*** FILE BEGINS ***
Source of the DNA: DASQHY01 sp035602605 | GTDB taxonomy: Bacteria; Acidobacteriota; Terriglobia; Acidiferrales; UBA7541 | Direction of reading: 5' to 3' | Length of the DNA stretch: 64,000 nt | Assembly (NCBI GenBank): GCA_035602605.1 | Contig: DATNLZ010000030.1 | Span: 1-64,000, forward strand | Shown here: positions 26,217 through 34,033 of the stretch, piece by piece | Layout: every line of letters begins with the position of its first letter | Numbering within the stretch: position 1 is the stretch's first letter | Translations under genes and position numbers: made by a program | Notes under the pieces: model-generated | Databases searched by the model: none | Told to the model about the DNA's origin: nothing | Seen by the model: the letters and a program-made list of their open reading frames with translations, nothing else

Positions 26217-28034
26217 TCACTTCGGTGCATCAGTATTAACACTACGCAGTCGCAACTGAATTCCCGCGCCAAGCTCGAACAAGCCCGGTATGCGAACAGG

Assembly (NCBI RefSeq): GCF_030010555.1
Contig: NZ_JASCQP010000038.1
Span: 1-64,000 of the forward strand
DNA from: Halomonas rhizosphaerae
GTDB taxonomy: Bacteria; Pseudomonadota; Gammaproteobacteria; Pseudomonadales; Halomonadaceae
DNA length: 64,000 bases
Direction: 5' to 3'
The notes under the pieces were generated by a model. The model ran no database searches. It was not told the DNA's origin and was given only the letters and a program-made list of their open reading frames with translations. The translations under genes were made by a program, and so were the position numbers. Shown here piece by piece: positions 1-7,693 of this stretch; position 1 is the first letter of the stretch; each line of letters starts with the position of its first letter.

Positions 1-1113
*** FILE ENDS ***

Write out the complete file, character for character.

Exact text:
Source of the DNA: DASQHY01 sp035602605 | GTDB taxonomy: Bacteria; Acidobacteriota; Terriglobia; Acidiferrales; UBA7541 | Direction of reading: 5' to 3' | Length of the DNA stretch: 64,000 nt | Assembly (NCBI GenBank): GCA_035602605.1 | Contig: DATNLZ010000030.1 | Span: 1-64,000, forward strand | Shown here: positions 26,217 through 34,033 of the stretch, piece by piece | Layout: every line of letters begins with the position of its first letter | Numbering within the stretch: position 1 is the stretch's first letter | Translations under genes and position numbers: made by a program | Notes under the pieces: model-generated | Databases searched by the model: none | Told to the model about the DNA's origin: nothing | Seen by the model: the letters and a program-made list of their open reading frames with translations, nothing else

Positions 26217-28034
26217 TCACTTCGGTGCATCAGTATTAACACTACGCAGTCGCAACTGAATTCCCGCGCCAAGCTCGAACAAGCCCGGTATGCGAACAGG

Assembly (NCBI RefSeq): GCF_030010555.1
Contig: NZ_JASCQP010000038.1
Span: 1-64,000 of the forward strand
DNA from: Halomonas rhizosphaerae
GTDB taxonomy: Bacteria; Pseudomonadota; Gammaproteobacteria; Pseudomonadales; Halomonadaceae
DNA length: 64,000 bases
Direction: 5' to 3'
The notes under the pieces were generated by a model. The model ran no database searches. It was not told the DNA's origin and was given only the letters and a program-made list of their open reading frames with translations. The translations under genes were made by a program, and so were the position numbers. Shown here piece by piece: positions 1-7,693 of this stretch; position 1 is the first letter of the stretch; each line of letters starts with the position of its first letter.

Positions 1-1113